All data are publicly available at http://data.ec.gc.ca/data/air/monitor/source-emissions-monitoring- oil-sands-region/emissions-from-tailings-ponds-to-the-atmosphere-oil-sands-region/ (Environment and Climate Change Canada, 2021).
The supplement related to this article is available online at: https://doi.org/10.5194/amt-14-1879-2021-supplement.
YY and RS conducted the research and wrote the manuscript; SGM contributed flux analysis and editing; RM contributed CH4 data; JB contributed operational data on the pond and contributed to the writing.
James Beck is an employee of Suncor Energy. The other authors have no competing interests.
The authors thank the technical team of Andrew Sheppard, Roman Tiuliugenev, Raymon Atienza, and Raj Santhaneswaran for their invaluable contributions throughout; Julie Narayan for spatial analysis; Stewart Cober for management; and Stoyka Netcheva for home base logistical support. We thank Suncor and its project team (Dan Burt et al.), AECOM (April Kliachik, Peter Tkalec), and SGS (Nathan Grey, Ardan Ross) for site logistics support.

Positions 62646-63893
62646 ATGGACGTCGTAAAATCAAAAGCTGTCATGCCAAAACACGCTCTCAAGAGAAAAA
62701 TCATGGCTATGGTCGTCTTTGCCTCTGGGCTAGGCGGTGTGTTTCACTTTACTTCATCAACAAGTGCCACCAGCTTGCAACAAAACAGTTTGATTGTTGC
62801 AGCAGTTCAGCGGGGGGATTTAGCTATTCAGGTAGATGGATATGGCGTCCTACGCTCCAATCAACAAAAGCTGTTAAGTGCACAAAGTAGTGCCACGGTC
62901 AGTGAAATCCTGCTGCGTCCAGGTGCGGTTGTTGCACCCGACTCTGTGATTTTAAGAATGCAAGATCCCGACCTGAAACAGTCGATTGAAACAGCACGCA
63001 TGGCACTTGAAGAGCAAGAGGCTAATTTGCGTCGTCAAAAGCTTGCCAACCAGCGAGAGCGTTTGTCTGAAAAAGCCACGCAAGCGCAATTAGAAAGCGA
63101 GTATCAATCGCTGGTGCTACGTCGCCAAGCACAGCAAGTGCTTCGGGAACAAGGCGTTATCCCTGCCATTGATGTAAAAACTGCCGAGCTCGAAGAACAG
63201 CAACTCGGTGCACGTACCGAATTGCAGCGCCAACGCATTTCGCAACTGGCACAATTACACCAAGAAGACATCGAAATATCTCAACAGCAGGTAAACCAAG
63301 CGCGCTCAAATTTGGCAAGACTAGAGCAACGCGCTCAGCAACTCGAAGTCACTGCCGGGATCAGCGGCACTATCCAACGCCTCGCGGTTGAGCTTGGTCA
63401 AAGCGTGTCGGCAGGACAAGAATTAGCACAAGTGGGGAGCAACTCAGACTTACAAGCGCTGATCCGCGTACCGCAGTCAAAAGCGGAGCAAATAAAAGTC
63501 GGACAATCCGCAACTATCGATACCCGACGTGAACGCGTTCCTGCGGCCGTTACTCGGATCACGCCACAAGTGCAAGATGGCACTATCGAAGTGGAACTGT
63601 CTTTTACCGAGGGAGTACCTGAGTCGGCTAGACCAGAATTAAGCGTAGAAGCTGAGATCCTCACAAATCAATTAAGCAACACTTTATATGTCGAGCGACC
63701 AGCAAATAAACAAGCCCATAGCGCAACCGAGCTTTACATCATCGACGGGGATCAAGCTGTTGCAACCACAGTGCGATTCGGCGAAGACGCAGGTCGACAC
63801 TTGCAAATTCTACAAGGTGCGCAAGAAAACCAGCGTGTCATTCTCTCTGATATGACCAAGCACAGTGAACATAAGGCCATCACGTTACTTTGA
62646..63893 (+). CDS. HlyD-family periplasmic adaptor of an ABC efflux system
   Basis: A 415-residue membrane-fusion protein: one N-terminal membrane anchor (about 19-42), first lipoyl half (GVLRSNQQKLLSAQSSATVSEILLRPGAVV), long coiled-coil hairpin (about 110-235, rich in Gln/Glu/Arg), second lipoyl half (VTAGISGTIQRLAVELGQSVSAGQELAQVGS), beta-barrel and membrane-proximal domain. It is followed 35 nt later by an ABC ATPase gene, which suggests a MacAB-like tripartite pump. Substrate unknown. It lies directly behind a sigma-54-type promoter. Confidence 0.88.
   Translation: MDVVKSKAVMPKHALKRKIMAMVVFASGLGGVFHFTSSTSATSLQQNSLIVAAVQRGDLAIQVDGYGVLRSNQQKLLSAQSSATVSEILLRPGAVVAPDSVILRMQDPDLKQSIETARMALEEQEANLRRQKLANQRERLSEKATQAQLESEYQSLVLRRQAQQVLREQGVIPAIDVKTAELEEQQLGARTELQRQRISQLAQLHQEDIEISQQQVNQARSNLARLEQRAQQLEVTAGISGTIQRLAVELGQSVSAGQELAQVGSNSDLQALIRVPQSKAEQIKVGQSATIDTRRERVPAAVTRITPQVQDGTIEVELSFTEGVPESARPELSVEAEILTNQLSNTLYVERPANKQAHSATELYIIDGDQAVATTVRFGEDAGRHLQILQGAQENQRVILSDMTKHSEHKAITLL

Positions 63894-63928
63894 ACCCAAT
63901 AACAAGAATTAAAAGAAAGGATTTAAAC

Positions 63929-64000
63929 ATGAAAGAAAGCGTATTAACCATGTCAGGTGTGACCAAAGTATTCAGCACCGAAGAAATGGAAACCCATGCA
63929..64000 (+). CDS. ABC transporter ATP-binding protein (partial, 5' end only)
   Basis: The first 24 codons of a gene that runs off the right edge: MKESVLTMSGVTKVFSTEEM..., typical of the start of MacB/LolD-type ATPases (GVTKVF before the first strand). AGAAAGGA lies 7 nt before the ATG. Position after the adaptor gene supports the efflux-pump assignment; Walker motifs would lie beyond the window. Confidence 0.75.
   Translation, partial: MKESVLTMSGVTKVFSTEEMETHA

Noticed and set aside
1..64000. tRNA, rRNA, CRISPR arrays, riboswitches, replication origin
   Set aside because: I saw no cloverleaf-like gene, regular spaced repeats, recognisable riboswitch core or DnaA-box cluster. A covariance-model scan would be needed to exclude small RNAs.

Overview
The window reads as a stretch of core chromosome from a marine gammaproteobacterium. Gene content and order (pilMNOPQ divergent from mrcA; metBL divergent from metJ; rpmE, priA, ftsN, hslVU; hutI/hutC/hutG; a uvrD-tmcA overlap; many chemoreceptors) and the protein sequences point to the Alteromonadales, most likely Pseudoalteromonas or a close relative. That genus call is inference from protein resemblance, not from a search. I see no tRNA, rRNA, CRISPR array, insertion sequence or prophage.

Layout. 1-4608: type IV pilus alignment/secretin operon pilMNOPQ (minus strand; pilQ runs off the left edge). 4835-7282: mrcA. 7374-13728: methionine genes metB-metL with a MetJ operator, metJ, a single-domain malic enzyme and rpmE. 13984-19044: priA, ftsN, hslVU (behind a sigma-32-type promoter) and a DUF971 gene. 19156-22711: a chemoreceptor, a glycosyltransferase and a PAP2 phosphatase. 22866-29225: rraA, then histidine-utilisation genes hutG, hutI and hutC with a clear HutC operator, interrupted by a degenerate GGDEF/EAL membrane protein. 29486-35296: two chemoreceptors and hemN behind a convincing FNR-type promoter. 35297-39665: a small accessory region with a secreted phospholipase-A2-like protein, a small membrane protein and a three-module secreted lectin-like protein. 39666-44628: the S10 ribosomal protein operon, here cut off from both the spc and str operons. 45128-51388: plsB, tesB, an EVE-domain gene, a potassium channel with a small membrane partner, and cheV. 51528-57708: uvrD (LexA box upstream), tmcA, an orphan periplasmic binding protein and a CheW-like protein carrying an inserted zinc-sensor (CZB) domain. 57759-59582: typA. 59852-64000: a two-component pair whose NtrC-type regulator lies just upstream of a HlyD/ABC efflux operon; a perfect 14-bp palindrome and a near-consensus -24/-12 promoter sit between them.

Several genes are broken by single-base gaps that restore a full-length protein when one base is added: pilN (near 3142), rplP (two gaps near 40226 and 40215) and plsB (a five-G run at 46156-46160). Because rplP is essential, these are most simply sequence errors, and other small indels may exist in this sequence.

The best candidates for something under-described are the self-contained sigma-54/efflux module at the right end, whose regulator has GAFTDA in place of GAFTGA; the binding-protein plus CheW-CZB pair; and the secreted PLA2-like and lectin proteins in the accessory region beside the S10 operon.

This work was partially funded under the Oil Sands Monitoring Program and is a contribution to the program but does not necessarily reflect the position of the program. We also acknowledge funding from the Program of Energy Research and Development (NRCan) and from the Climate Change and Air Quality Program (ECCC).
This research has been supported by the Oil Sands Monitoring Program, the Program for Energy Research and Development (Natural Resources Canada), and the Climate Change and Air Pollution Program (ECCC).
This paper was edited by Huilin Chen and reviewed by Kukka-Maaria Kohonen and one anonymous referee.